Executive Times






2007 Book Reviews


Mysteries of the Middle Ages: The Rise of Feminism, Science, and Art from the Cults of Catholic Europe by Thomas Cahill








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The best teachers of history weave together patterns and trends from the past and connect them to the reality of the student in the modern world. Thomas Cahill proves himself to be just that kind of teacher on the pages of Mysteries of the Middle Ages. In this readable book, Cahill shows how certain individuals in medieval Europe laid a foundation for treating women with dignity, for scientific analysis, and for realism in art. Readers may find some of Cahill’s threads a bit stretched, but are likely to tolerate his opinions, because he presents them with a light touch and with a presentation style that doesn’t condescend or preclude other points of view. Here’s an excerpt, pp. 46-49:


Anything new must be received into the old. Buddhism, for instance, was received into an ancient Indian religious con­text, so much so that, in its vocabulary and outlook, it came to be understood as a kind of Reformed Hinduism. Similarly, the early attempts by Christian intellectuals to come to grips with the new revelation were largely limited by the mind-set of Greek philosophy. To one looking backwards from the twenty-first century, Clement of Alexandria seems as much a Greek philosopher (of negligible impor­tance) as he does a Christian. His outlook might be more easily adopted by a Stoic of his own day than by a Christian of ours; and while only a few Christian leaders of our day would be able to muster much sympa­thy for the repressive, howling monks who murdered Hypatia, the sixth—century patriarch of Alexandria was comfortably at home among their fanatical obsessions, which amounted to a sort of dumbed—down, if baptized, version of Plotinus’s anti-carnal philosophy.


For all that, the Christians of late antiquity understood that they were holding something new by the tail: they may not have been able to make out the full contours of the fabulous beast, but they had no doubt that it was alive and scarily larger than themselves. Almost from the mo­ment the persecutions were past, Christians began to argue heatedly about Christ: who exactly was he? and how do we explain his role in the great scheme of things? Their undying disagreements over the nature and function of this figure were so fierce and unyielding that for us—at so great a distance from their concerns—they illuminate little about Jesus as we might come to understand him today, but they do serve to under­score the obvious fact that he was utterly central to ancient Christianity.


The proposed solution to the quarrels, hammered out by bishops meeting in a series of councils (called “ecumenical” because they were thought to represent the whole Christian world), was that Jesus, though human, having “taken flesh” in the womb of his mother, Mary—was God’s Word incarnate. This Word of God had always existed, for he was the Second Person of the divine Trinity. The First was God the Father, and in this guise God had spoken to the prophets of Israel. The Second was God the Son, God’s own Word by the utterance of which he had brought the universe into being, as related in the Book of Genesis. The Third was God the Holy Spirit, who acted in time—who, for instance, had brought about the miraculous conception of Jesus and who ani­mated the church, the Assembly of Christians, in its pilgrimage through history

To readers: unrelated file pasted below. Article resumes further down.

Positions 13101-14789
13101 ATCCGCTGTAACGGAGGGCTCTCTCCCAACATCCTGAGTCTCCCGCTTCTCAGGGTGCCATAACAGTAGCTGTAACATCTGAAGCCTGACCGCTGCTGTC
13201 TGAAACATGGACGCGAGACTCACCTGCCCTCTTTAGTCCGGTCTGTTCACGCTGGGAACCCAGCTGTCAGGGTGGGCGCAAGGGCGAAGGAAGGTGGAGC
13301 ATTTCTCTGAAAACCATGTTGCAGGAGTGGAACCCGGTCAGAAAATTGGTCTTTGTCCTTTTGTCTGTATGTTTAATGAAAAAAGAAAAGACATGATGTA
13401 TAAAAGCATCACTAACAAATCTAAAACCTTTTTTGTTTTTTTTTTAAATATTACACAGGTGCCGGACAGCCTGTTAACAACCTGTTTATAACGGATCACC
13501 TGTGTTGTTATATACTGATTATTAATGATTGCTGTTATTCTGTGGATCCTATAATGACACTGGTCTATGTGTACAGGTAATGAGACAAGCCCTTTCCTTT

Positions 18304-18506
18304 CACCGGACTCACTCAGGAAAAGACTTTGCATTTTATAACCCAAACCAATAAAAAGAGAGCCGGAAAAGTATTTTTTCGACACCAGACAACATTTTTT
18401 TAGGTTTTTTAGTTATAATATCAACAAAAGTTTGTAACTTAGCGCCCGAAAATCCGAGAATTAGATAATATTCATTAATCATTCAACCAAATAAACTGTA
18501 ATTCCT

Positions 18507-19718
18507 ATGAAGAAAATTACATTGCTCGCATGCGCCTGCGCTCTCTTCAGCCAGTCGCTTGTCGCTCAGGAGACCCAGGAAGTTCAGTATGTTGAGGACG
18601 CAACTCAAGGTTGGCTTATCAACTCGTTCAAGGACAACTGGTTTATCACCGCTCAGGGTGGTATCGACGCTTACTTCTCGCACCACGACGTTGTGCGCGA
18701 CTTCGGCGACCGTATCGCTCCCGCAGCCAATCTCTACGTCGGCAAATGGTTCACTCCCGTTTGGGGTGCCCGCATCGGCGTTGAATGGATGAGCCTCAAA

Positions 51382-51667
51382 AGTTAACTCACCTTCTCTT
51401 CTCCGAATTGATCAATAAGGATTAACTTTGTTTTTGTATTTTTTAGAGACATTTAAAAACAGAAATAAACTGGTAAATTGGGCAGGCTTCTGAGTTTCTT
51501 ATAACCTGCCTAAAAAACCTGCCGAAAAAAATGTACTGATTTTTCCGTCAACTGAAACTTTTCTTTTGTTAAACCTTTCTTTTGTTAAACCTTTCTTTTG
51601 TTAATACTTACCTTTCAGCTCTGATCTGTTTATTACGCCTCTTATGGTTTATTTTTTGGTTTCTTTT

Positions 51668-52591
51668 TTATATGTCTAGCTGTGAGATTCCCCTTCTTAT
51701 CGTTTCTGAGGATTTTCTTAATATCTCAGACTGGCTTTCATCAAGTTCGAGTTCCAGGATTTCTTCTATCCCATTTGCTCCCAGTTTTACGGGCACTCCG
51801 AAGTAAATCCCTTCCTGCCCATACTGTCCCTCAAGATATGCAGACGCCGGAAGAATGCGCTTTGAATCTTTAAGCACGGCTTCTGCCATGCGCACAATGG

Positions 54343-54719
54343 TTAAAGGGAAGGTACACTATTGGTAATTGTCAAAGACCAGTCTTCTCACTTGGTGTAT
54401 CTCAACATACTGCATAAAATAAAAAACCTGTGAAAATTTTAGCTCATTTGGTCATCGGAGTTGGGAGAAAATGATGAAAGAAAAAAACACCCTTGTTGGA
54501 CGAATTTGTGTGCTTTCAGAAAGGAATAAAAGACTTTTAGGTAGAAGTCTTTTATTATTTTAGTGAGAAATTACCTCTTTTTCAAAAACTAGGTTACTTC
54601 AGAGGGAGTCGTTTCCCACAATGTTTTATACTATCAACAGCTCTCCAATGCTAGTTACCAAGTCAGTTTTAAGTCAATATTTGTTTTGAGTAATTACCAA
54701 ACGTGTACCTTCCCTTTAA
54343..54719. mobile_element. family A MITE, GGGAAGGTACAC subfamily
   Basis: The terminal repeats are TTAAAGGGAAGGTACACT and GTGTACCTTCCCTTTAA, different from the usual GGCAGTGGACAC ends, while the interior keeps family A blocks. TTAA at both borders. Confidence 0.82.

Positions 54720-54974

The consequences of such rarefied, Greek—inspired thinking would shape the subsequent history of Christianity—and, therefore, of the Western world—like no other theological statements ever made. It is not surprising that Greek Christians, enamored of subtlety, would continue to gaze upon this construct and fashion it into the focus for all their the­ology and prayer. If Christ was both God and man, did he have two na­tures with two separate intellects and wills? If so, how did these natures communicate with each other? As God, he knew all things; as man, his knowledge was necessarily limited. In the gospels, Jesus does not seem always to know what will happen next, so did God keep things from himself? As man, Jesus was capable of committing sin. Since all human beings commit sins, what, if anything, stopped Jesus from becoming a Sinner?


Such speculations ensured unending controversies and ever­-multiplying theological-political factions throughout the Greek world. Often enough, the controversies were so strident that considerable blood would be shed, sometimes spilled by slogan—reciting mobs of simple­minded monks. But in their secluded monasteries and chapels, monks and other clerics turned the esoteric into the palpable: the still point of Christian contemplation became the unapproachable Trinity, and invocations of the Trinity became essential to liturgical prayer. “Holy God, Holy Mighty, Holy Deathless,” sang the chanters in their tripartite prayer as clouds of spiced incense billowed heavenward. “Let all mortal flesh keep silence / And with fear and trembling stand / Ponder nothing earthly minded.” Ponder the ineffable and bow before the mystery.